|North America 2007
|Functional federalism – a pragmatic approach for policymakers
|President NARUC and North Carolina Utilities Commissioner
Mr Jim Kerr is the President of the National Association of Regulatory Utility Commissioners, NARUC. In this role, Mr Kerr serves as the de facto CEO of NARUC and, in consultation with the Associationís Executive Committee and Board of Directors, helps set the Associationís agenda and priorities. Mr Kerr is also a member of the North Carolina Utilities Commission. Mr Kerr graduated cum laude from Washington and Lee University and received his law degree from the University of North Carolina at Chapel Hill School of Law.
New technologies and the convergence of technologies that were once regulated separately raise a series of issues at both the state and federal levels. State commissions have statutory responsibility to foster competition, protect consumers and promote public safety and ubiquitous access to services. Broadband-based services have raised a great number of issues for the state commissions that regulate the sector, including copyright enforcement, net neutrality, access to government subsidies, privacy, spectrum allocation and cable franchising alterations.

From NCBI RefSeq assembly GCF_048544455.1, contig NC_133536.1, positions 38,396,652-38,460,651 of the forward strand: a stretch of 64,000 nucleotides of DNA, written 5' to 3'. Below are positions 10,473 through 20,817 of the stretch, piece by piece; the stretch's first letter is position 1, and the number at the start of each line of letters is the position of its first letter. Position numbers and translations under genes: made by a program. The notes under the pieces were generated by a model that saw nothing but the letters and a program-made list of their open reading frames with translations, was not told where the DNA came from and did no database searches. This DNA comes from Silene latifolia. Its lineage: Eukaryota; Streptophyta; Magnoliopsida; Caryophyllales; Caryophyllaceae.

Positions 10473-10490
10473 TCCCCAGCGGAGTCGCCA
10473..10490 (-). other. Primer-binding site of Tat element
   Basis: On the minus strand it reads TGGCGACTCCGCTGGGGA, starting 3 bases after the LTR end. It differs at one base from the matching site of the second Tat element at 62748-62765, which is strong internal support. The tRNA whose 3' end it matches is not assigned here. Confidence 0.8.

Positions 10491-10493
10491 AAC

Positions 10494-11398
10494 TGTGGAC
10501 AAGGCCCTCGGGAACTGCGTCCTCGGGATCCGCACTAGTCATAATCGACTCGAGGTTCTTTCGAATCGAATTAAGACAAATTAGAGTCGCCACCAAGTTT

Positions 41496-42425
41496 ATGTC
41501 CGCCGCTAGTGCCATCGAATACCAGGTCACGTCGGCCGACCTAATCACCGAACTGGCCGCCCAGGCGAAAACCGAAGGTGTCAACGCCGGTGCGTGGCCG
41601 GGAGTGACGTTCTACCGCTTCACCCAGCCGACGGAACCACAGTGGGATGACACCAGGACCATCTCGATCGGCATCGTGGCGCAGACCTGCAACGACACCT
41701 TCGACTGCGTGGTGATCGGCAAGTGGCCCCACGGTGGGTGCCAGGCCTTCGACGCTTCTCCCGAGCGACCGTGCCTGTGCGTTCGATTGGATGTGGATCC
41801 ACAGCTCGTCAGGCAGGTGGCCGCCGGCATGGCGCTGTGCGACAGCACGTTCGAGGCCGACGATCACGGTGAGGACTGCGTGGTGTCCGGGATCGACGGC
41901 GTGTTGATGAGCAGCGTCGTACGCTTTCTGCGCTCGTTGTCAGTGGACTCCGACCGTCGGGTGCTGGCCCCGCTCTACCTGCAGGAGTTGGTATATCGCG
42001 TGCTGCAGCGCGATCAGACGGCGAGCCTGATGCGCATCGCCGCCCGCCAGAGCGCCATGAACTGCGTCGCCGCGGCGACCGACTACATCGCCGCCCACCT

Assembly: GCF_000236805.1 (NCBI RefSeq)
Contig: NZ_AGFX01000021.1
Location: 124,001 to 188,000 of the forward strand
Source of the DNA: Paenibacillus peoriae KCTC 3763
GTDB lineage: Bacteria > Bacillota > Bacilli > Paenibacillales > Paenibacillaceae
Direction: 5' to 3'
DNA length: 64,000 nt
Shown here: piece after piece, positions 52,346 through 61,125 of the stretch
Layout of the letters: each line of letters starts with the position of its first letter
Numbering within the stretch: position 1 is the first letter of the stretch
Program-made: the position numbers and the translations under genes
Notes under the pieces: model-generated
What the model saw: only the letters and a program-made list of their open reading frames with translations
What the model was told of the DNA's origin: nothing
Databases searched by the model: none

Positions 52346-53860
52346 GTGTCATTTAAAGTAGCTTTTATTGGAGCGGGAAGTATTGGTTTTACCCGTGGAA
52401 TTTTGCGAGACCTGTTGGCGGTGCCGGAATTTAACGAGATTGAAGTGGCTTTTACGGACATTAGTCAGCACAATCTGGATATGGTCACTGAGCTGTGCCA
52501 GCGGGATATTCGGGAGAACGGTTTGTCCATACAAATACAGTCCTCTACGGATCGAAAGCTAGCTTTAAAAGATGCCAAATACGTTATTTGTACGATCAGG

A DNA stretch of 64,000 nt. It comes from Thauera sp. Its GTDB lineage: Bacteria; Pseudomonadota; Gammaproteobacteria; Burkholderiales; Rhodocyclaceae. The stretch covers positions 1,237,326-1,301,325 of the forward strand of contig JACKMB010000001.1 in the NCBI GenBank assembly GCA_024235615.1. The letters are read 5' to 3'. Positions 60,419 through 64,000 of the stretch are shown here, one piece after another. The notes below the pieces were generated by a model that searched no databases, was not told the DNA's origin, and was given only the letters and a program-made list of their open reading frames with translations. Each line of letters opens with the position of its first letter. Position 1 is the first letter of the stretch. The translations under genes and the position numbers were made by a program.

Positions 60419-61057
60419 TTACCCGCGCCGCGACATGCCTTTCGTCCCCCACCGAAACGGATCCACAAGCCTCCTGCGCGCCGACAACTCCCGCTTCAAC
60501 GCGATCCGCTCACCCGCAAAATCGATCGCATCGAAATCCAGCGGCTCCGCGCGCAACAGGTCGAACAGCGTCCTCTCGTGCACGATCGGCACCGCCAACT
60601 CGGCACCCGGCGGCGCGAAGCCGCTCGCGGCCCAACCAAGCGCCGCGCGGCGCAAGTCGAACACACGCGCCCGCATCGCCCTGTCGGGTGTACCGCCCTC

Consumers are now receiving video services through many non-traditional forums – on-demand and net-based television series, sports portals, movies, user-generated content, along with cable, mobile and other subscription services. Historically, unless you were renting a video from Blockbuster or another retail outlet, there were only three ways to get video: free over-the-air traditional television broadcasts, traditional cable subscription services, or satellite subscription services. This picture has changed dramatically in the past ten years. At the heart of this change is technological convergence, the presence of a vast array of technology to perform very similar tasks. In the regulatory policy arena, the term convergence is commonly used to refer to the synergistic combination of voice, data and video onto a single network. Most of the new players in the video markets are seeking to offer the best voice, data and video bundle possible using their networks. The new video outlets come in two forms. Some are copying the predominately one-way, cable subscription based model. This includes traditional telephone companies such as Verizon – currently offering a fibre-based subscription service – and AT&T, which has been promising a similar subscription service using DSL, digital subscriber line, technology. Other phone companies are offering satellite-based subscription services or have financed cable overbuilds to assure their bundle includes video. On the wireless side, Mediaflo is offering a one-way channel subscription service for mobile phone users. The other outlet for video is two-way broadband service. The United States has more broadband subscribers – 64 million as of June 2006 – than any country in the world. Level 3, a so-called carrierís carrier, recently reported that 50 to 60 per cent of the traffic across its Internet Protocol backbone is now video – up ten per cent from five years ago. Indeed, the most recent Federal Communications Commission numbers demonstrate the largest increase (35 per cent) in broadband subscribers occurred in the wireless segment. From June 2005 through June 2006, the number of these subscriptions increased dramatically, from 380,000 to 11 million. Ninty-nine per cent of Americans are living in counties where next-generation wireless services are available. Cingular was first in the world to deploy HSDPA, High-Speed Downlink Packet Access, the highest available state of GSM technology. Its system currently reaches over 100 cities across the country and offers speeds approaching one megabit per second. Verizon Wireless and Sprint have deployed the competing CDMA, Code Division Multiple Access, technology, which offers similar speeds. They hope, by the end of 2008, to offer that service to 200 million Americans. The US was also the first country to deploy 3G wireless networks. WiMax and WiFi are also spreading. In the past three years, WiFi has spread from 11,000 hotspots in 27 countries, to nearly 150,000 hotspots in 131 countries today – with a world-leading 50,000 of those in the US. As the broadband options for video download continue to expand, so does the range of related policy issues. Itís hard to pick up a newspaper today without seeing a story about one or more issues that impact these conduits for video. Indeed, in just the first four months of this year, the US Congress held 14 hearings on related issues. The issues facing State and federal policymakers impacting both consumers and service providers in this space include: ï copyright enforcement; ï emergency communications/homeland security concerns; ï net neutrality/non-discriminatory access to facilities and video content on the Internet; ï access to federal and state universal service and broadband subsidies; ï video filtering for indecency and violence; ï privacy; ï disabled access and captioning requirements; ï spectrum allocations for new broadband services; ï alterations to the cable franchising process; and, ï federal proceedings on consumer protections in a broadband era. The National Association of Regulatory Utility Commissioners, NARUC, represents public utility commissions that oversee the operations of telecommunications utilities in all 50 states, the District of Columbia and the US territories. Our membersí interests are necessarily restricted to a smaller subset of the listed issues by their respective statutory charges. A growing number of NARUC member commissions – currently 15 states representing more than 40 per cent of the US population – have oversight responsibilities for any cable service either through a state-wide franchise or by overseeing the negotiation of local franchise agreements. In all states, a government entity, either these commissions, another state agency, a local authority or a combination, provides vital services to the video market, such as managing rights-of-way, public, educational and government channels, build-out requirements, anti-redlining requirements, franchise fees and other public obligations. The FCCís, the Federal Communications Commissionís, statistics indicate cable service rates are lower where a second wireline provider enters the market. Our association remains interested in seeking ways to promote the entry of new competitors into the video marketplace. All NARUC member commissions have a statutory interest in the common infrastructure used to provide both substitutes for traditional telephony services and either dedicated video or Internet access services. The members have an obligation to foster unfettered competition in the intrastate communications market as part of their charge to implement state laws protecting consumers, public safety, and promote ubiquitous access to services. The commissions help implement the federal statutory provisions protecting competition by specifying carrier obligations to interconnect and provide non-discriminatory access to competitors. Federal law also urges the States – and requires the FCC – to promote advanced telecommunications services [47 USC. ß 151 note (Section 706) (1996)]. History, economics and common sense suggest that market forces can be relied upon to correct some problems, but certainly not all, such as fraudulent actors or anticompetitive behaviour. Policymakers have to strike the right balance between the two. There are also social policies – both federal and State – that market forces will either not address at all or will be unacceptably slow to attain the policy objective. Easy examples include law enforcement access to the network, captioning of video for the disabled, emergency communications, universal service policy, and issues of access for the disabled. It is impossible to address every one of the listed issues here properly. However, we can point out principles that NARUC believes should guide policymakers – both state and federal – in this arena. In 2005, NARUC adopted a federalism white paper designed to help federal policymakers analyze this issue. In the current environment of increasing convergence, video and voice platforms performing the same functions are subject to various modes of oversight – different rules and, at times, different jurisdictions apply – depending on the technology used. In some limited cases, this approach makes sense. For example, some aspects of a particular technology may require specific rules that are only relevant to that technology, e.g., spectrum management/interference rules for wireless, rights of way management/pole attachment rates for wireline. However, for general oversight of functionally equivalent services, technology-specific rules are not sensible. Ultimately, decisions about jurisdiction and oversight should be linked not to the particular technology used, but to the salient features of a particular service, such as whether the service is competitive and in what way consumers and small businesses depend on it. State commissions excel at delivering responsive consumer protection, assessing market power, setting just and reasonable rates for carriers with market power, assuring the interconnection of competing networks, and providing fact-based arbitration and adjudication of inter-carrier and consumer disputes. States also serve as ëlaboratories of democracyí by encouraging availability of new services and meeting policy challenges at grassroots level. An effective, pragmatic approach to oversight going forward, in the IP video or voice world, should recognize these strengths. To classify particular services, policymakers must ultimately find criteria that recognize legitimate consumer expectations and can stand the test of time as the underlying technologies continue to evolve. It is important to note that NARUC does not suggest that regulatory oversight is required in all cases. A number of states have taken steps to deregulate telephone service where incumbents were judged to no longer exercise significant market power. In the case of broadband services, relatively light-handed oversight has always been the rule. Policymakers must be responsive to these constantly changing conditions. If it is apparent the market is providing both consumers and competitors with an adequate level of protection, not only is regulatory intervention unnecessary, it is counterproductive. At the same time, however, history also tells us that market forces cannot, by definition, stop either fraudulent actors or anticompetitive commercial activity that enhances a carriersí bottom line. Certain social policies will require some level of government oversight at either the federal and/or state level. Therefore, it seems appropriate that both consumers and competitors have some forum available when disputes with a particular carrier cannot be resolved.